aircooled Tue 28-Jul-15 09:13:56

Purple beech looks classy and not as vigorous as the green one. Still has the lovely russet-coloured leaves over winter.

Bearleigh Tue 28-Jul-15 09:24:49

Why don't you want 'anything buzzy'? Bees in search of nectar don't generally sting. Holly looks good in a hedge, but does have (small) flowers if it goes on to have berries, which IME bees like, for a short period.

I recall Monty Don saying that beech and hornbeam are good for different conditions - so check what they are, and what conditions you have, OP if you are interested in hornbeam.

JennySK Tue 28-Jul-15 09:37:21

I agree that Beech would be a good option, it retains its leaves (Prune in August for a fresh flush of growth over winter) Beech foliage is coppery gold in autumn whilst hornbeam is more brown but better suited to wet soils.

I called hedges direct last autumn and they gave me loads of info on whether to buy whips (bare root plants pulled out of the ground whilst dormant and planted from autumn to spring) or pot plants.

shovetheholly Tue 28-Jul-15 10:53:38

Yes - hornbeam does retain its leaves until you get a burst of green in the spring. I'm going to replace my revolting privet hedge in the front garden with hornbeam in the autumn.

See that Monty Don article for the various colours it goes!

LostInMusic Tue 28-Jul-15 11:11:53

I got my Privet whips from Hedges Direct last winter and were really impressed with them. I'd definitely buy from them again.

AmazonsForEver Tue 28-Jul-15 11:18:04

We have beech, and it's nice but I love yew and holly.

Blankiefan Tue 28-Jul-15 22:40:09

Thanks everyone. Loads to think about.

Liara - thanks for soil explanation. Fairly sure ours is clay.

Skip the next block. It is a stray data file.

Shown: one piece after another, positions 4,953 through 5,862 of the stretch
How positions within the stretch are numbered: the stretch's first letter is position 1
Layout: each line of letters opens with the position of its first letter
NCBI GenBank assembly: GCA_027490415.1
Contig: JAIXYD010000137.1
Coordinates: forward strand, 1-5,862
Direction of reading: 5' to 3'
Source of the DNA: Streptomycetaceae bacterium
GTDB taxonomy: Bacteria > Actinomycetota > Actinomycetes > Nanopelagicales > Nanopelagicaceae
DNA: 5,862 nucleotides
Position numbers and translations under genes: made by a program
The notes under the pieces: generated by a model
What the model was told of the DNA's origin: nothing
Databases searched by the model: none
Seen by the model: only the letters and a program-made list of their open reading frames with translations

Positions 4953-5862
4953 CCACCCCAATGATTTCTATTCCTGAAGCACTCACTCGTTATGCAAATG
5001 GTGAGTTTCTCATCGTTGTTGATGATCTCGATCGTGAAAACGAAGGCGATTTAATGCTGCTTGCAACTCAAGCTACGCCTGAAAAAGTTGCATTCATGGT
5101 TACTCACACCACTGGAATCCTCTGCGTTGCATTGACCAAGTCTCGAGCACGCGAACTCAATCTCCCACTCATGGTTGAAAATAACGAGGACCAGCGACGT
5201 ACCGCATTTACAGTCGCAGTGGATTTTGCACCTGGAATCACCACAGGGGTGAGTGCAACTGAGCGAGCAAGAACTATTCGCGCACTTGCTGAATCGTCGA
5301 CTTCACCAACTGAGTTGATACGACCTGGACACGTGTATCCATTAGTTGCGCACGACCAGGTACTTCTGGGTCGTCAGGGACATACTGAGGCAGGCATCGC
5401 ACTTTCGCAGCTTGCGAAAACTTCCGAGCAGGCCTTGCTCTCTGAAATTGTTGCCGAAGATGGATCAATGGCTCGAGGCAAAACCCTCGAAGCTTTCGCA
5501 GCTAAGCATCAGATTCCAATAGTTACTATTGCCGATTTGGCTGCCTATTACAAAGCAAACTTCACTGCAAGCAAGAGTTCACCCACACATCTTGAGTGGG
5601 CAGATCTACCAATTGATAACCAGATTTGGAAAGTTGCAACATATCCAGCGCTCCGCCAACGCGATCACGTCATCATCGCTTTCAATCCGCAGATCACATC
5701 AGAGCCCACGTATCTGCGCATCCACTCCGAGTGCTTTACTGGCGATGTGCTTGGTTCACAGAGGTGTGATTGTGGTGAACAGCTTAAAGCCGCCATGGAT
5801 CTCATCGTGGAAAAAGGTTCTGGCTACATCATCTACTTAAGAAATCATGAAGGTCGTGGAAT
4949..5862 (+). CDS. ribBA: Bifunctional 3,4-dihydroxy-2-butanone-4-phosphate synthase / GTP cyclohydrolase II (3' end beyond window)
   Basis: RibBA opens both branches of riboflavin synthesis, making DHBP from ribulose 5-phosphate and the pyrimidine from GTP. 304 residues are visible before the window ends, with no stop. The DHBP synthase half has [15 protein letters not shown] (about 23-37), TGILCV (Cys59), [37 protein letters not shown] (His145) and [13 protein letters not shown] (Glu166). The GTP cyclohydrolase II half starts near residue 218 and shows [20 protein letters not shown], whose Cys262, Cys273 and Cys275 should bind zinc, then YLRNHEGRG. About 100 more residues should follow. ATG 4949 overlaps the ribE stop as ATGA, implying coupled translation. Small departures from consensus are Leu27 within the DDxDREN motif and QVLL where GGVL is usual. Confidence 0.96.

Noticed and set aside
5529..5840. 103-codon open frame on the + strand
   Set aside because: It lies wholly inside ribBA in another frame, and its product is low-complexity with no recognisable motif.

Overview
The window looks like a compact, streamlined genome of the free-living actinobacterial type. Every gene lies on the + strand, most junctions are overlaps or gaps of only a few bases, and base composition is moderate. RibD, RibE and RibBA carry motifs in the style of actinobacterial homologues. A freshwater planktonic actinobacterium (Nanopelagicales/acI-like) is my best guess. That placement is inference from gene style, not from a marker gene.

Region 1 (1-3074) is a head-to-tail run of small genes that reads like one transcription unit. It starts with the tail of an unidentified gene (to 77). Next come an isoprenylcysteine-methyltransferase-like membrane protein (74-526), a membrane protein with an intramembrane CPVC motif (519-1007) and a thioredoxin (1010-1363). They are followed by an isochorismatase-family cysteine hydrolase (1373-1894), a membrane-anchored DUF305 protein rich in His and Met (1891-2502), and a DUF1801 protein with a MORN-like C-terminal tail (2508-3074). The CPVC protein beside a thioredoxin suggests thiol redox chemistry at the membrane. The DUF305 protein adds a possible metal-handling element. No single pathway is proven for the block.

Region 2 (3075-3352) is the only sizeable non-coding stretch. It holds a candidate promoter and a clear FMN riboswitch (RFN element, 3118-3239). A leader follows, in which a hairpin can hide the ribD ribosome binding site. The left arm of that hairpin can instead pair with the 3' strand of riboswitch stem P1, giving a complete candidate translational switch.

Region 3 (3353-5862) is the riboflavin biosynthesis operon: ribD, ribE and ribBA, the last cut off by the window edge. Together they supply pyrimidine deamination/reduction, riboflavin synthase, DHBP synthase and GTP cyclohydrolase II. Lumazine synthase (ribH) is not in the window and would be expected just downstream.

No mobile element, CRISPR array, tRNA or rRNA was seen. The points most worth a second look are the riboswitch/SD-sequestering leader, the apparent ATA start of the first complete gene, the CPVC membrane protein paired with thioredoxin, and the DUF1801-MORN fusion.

Bear - I know Bees are important and don't really mess but I can't really deal with them buzzing. Have tried exposure therapy so can manage but don't want to encourage excessive; neighbours seem to have a hedge of catoniaster (sp?) and it's crawling with bees. That'd be too much for me.

ThoseAwfulCurtains Tue 28-Jul-15 22:50:54

Another vote for yew as it's a classy looking hedge and twice a year is plenty for clipping. I was surprised how fast mine grew but I watered well for the first year and fed it too. It's the kind of plant that can be cut hard back if needed and it will rejuvenate. Berries are poisonous though.
Large leaved laurels look awful if their leaves are sliced through when cutting.

mistlethrush Tue 28-Jul-15 22:53:49

I have a mixture of yew and holly for my evergreen hedge.

Blankiefan Wed 29-Jul-15 08:37:36

Ah - poisonous berries are a no go. We have a toddler. Does that change any other recommendations?
Thanks loads

mistlethrush Wed 29-Jul-15 08:39:42

A yew hedge won't get poisonous berries whilst your child is a toddler

AmazonsForEver Wed 29-Jul-15 12:24:49

Awful curtains, may I ask what you fed your yew hedge with? Thinking of putting one in.

ThoseAwfulCurtains Wed 29-Jul-15 17:27:41

I put plenty of well rotted horse manure and garden compost in when I planter it then in the spring I watered it with Miracle Grow soluble fertiliser like the rest of the garden. Not sure which was the most effective but they did well.